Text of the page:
A recently-published study has uncovered yet another dangerous side effect potentially associated with Nexium and other proton pump inhibitors: an increased risk of stomach cancer.
Writing in the medical journal Gut, researchers at the University of Hong Kong noted that a previous study did point to a possible association between proton pump inhibitors and a heightened risk of stomach cancer. However, it was not able to account for the role H. pylori may have played in those cases, thus undermining the findings.
H. pylori is a bacterium commonly found in humans that colonizes the gut. It causes the majority of gastric ulcers and is a known risk factor for stomach cancer. However, many patients still develop cancer even after H. pylori has been eradicated.
To find out why, the authors of this latest study followed 63,400 patients who had undergone triple therapy with a combination of a proton pump inhibitor and two antibiotics to kill the H. pylori bacteria. The treatment was given over seven days between 2003 and 2012.
Subjects were monitored until they developed cancer, died, or the study ended (December 2015), whichever came first. The average time of follow-up was 7.5 years.
During this time, 3,271 (5%) people took proton pump inhibitors for an average of nearly three years. More than 21,700 took another class of heartburn drugs called H2 blockers.
During follow-up, 153 patients developed stomach cancer following triple therapy. None tested positive for H. pylori, but they all had chronic gastritis (inflammation of the stomach lining).
Using a proton pump inhibitor was linked to twice the risk of developing stomach cancer. Those who took the drugs daily had more than four times the risk compared to those who only used proton pump inhibitors once per week.
The risk also increased the longer proton pump inhibitors were used. Those who took the drugs for a year had more than five times the risk. Taking proton pump inhibitors for two years or more increased the risk more than six-fold, while the likelihood for cancer rose more than eight times after three or more years of use.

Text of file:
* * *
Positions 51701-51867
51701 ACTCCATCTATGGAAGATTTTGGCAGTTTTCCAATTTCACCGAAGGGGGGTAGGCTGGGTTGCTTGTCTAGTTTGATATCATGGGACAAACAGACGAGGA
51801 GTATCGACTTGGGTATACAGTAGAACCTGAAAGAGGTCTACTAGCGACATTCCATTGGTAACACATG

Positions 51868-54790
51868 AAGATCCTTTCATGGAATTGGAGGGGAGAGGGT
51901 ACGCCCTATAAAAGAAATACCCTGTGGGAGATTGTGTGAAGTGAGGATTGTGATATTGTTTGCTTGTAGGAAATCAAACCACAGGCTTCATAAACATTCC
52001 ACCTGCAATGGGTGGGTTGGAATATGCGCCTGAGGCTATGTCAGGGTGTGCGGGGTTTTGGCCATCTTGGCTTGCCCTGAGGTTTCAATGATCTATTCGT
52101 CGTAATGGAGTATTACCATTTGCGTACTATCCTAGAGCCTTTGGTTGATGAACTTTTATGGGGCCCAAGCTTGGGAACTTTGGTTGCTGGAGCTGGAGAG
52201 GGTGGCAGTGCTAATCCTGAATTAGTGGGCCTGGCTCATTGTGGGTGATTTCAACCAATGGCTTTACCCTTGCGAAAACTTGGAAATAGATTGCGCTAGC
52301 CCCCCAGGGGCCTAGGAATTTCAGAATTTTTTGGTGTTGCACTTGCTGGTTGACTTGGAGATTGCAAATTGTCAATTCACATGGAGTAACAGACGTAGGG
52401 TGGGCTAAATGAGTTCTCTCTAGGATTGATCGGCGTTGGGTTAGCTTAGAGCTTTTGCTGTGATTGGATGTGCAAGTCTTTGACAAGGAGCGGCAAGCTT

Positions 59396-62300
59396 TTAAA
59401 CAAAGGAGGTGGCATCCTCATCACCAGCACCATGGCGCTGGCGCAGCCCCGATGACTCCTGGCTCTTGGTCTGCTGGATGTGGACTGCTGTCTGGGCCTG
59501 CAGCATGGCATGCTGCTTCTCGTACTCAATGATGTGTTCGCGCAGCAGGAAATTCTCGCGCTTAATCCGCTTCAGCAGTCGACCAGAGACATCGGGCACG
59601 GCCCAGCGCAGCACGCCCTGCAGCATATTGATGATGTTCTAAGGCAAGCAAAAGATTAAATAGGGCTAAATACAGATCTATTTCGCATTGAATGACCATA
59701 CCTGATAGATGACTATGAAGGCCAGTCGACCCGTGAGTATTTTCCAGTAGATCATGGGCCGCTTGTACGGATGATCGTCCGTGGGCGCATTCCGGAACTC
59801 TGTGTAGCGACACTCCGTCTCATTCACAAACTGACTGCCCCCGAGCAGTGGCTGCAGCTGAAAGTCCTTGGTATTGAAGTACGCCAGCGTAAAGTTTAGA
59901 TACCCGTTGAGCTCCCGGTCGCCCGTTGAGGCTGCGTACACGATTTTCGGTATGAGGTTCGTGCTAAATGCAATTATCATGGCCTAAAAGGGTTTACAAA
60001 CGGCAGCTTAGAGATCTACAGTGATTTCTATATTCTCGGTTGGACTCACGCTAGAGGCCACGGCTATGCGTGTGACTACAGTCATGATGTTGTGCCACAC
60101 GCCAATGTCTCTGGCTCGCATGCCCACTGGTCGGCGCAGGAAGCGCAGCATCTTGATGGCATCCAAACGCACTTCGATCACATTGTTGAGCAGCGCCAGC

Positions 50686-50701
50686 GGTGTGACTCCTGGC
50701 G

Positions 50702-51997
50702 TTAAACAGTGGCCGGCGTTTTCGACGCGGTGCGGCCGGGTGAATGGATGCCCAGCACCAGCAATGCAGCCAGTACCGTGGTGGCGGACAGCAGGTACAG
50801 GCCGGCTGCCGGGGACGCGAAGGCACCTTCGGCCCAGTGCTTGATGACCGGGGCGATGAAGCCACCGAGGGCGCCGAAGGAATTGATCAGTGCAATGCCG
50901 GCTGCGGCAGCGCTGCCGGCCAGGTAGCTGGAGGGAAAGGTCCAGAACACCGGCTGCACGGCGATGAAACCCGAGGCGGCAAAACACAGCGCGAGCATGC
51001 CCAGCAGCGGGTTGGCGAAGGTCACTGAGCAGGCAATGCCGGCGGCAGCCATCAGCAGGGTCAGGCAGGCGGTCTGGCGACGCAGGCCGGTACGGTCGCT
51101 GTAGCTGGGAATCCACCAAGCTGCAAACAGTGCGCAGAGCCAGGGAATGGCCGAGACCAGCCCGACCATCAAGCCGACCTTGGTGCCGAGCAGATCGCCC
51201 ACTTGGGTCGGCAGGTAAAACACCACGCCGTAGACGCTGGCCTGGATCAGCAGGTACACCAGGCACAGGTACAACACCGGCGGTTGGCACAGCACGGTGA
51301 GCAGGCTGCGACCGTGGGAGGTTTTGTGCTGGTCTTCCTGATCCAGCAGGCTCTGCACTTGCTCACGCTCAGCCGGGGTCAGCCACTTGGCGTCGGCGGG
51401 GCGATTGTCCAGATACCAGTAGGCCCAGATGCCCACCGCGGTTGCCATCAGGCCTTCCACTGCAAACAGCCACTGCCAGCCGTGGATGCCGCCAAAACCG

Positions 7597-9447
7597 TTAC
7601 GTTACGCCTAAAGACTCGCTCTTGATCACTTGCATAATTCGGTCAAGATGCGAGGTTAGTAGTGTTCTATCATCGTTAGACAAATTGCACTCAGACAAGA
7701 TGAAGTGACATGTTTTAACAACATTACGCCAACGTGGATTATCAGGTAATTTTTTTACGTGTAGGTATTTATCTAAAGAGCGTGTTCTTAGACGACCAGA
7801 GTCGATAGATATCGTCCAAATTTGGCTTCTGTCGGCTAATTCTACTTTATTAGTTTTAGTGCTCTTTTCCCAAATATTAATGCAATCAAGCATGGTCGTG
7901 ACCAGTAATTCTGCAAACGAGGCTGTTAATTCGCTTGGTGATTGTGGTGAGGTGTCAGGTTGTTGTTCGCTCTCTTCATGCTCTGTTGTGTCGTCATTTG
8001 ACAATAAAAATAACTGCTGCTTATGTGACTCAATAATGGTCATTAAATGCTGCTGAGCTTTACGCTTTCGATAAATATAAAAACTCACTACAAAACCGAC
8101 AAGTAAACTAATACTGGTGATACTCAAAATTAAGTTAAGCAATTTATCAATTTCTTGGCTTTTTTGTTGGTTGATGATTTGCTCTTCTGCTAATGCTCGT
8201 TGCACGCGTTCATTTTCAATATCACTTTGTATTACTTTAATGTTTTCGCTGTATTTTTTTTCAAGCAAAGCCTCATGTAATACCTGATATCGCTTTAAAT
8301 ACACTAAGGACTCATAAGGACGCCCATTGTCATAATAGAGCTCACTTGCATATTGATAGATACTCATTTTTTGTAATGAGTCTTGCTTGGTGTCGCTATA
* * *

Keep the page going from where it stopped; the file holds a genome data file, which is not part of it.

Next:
H2 blockers were not associated with any increased risk.
“Many investigators also tend to believe that eradication of H. pylori could reduce the cancer risk despite the continuous use of PPIs,” the study’s lead author told Medical News Today. “This finding provides strong evidence to suggest that the long-term use of PPIs still increase the risk of gastric cancer after H. pylori eradication.”
Proton pump inhibitors, including Nexium, Prilosec, PrevAcid, Dexilant, and Protonix, are indicated for the short-term treatment of GERD and other gastric disorders related to the excess production of stomach acid. While more than 15 million Americans used prescription proton pump inhibitors in 2013, it has been estimated that between 25% and 70% of these prescriptions have no appropriate indication.
Because of their immense popularity, few people give any thought to the side effects potentially associated with Nexium or other drugs in this class. However, several recent studies have linked extended proton pump inhibitor use to serious kidney ailments, while other research has suggested they might put patients at risk for heart attacks, bone fractures, dementia, stomach infections, and pneumonia.
Hundreds of plaintiffs have filed Nexium lawsuits and other proton pump inhibitor claims after developing life-threatening kidney problems allegedly associated with their long-term use. These lawsuits accuse the drug companies of concealing information linking their products to kidney failure, chronic kidney disease, acute interstitial nephritis, and acute kidney injury.
Plaintiffs further assert that their injuries could have been avoided had they had been adequately warned of the risks potentially associates with long-term proton pump inhibitor treatment.